More important, denying a relatively safe, potentially useful medicine to patients is irrational and cruel. In 1972 a commission appointed by President Richard Nixon concluded that marijuana should be decriminalized in the United States. The commission's aim was not to encourage the use of marijuana, but to "demythologize it." Although Nixon rejected the commission's findings, they remain no less valid today: "For the vast majority of recreational users," the 2002 Canadian Senate committee found, "cannabis use presents no harmful consequences for physical, psychological or social well-being in either the short or long term."

So the President personally appoints a commission to investigate an issue, and then reject the commission's findings because they're politically inconvenient. Lovely. Is this the kind of democracy most Americans think we have? I doubt it.

Schlosser closes with a brilliantly simple suggestion which I defy anyone to mount a credible argument against:

Here's an idea: people who smoke too much marijuana should be treated the same way as people who drink too much alcohol. They need help, not the threat of arrest, imprisonment and unemployment.

If we truly wish to be a compassionate society, it's the only answer. If you consider drug use to be harmful, or a moral failing, or simply a bad idea, show some compassion and attempt to help people instead of punishing them.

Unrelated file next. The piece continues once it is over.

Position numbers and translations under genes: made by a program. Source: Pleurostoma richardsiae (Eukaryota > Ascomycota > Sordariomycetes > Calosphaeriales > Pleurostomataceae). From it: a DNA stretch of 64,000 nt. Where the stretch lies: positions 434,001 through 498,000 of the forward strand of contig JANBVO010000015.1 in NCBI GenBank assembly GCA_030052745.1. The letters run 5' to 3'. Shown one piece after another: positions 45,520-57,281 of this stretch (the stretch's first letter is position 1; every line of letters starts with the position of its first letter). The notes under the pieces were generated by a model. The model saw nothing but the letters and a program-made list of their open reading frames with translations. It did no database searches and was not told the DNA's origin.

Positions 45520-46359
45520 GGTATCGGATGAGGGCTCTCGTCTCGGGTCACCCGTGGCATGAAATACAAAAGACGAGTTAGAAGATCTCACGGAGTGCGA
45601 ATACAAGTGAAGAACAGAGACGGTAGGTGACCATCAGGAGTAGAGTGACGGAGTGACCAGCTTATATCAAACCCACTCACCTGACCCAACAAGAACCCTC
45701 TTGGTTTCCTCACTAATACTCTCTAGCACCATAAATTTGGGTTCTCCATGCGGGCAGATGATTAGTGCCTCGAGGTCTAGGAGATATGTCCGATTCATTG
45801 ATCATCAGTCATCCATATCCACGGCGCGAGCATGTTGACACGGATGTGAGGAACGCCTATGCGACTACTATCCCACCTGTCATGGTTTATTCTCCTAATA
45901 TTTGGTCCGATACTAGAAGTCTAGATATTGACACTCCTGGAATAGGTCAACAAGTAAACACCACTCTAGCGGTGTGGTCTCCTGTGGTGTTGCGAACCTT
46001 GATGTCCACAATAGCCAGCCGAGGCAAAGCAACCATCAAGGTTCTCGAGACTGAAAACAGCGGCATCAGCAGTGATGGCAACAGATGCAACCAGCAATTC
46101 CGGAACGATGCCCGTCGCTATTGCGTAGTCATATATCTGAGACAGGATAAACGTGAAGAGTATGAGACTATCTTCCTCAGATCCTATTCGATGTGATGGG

Finally, John Stuart Mill, from On Liberty, quoted in this excellent survey of drug use and drug laws by The Economist magazine:

The only purpose for which power can be rightfully exercised over any member of a civilised community, against his will, is to prevent harm to others. His own good, either physical or moral, is not a sufficient warrant. He cannot rightfully be compelled to do or forbear because it will be better for him to do so, because it will make him happier, because, in the opinions of others, to do so would be wise, or even right. These are good reasons for remonstrating with him, or reasoning with him, or persuading him, or entreating him, but not for compelling him, or visiting him with any evil in case he do otherwise. Over himself, over his own body and mind, the individual is sovereign.